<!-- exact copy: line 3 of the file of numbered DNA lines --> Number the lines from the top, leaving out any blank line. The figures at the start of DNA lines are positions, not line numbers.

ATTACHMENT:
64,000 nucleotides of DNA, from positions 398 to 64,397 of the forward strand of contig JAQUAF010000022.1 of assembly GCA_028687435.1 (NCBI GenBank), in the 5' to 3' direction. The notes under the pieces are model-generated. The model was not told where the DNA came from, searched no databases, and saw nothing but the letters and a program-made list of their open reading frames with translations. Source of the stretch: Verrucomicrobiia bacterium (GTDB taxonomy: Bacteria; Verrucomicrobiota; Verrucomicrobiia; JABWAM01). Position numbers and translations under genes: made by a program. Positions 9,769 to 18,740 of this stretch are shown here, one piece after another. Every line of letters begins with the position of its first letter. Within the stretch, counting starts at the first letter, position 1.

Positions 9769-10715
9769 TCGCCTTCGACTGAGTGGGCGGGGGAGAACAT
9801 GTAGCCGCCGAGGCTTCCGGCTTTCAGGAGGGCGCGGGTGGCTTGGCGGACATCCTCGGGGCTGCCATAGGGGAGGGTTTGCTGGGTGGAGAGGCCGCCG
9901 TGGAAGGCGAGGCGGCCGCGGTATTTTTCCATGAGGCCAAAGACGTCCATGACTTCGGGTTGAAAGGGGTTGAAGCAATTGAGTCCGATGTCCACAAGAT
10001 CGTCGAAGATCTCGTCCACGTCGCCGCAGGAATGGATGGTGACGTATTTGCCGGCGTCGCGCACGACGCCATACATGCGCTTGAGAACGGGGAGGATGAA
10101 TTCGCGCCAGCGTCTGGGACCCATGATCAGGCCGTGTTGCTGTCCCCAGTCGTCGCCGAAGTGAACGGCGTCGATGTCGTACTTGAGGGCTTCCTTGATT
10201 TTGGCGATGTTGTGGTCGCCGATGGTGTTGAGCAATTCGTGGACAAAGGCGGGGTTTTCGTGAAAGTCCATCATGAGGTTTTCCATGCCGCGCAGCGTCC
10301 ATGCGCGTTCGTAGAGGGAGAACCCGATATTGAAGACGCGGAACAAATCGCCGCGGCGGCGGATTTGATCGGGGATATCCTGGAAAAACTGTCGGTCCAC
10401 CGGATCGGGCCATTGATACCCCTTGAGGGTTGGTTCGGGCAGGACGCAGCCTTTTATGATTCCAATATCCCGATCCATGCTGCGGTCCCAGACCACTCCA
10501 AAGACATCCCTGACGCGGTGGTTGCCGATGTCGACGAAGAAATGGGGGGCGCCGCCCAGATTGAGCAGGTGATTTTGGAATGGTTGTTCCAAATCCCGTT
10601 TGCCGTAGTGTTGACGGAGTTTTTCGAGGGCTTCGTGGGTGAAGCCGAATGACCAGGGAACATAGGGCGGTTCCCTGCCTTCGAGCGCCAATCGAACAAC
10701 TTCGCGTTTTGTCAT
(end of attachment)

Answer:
9769 TCGCCTTCGACTGAGTGGGCGGGGGAGAACAT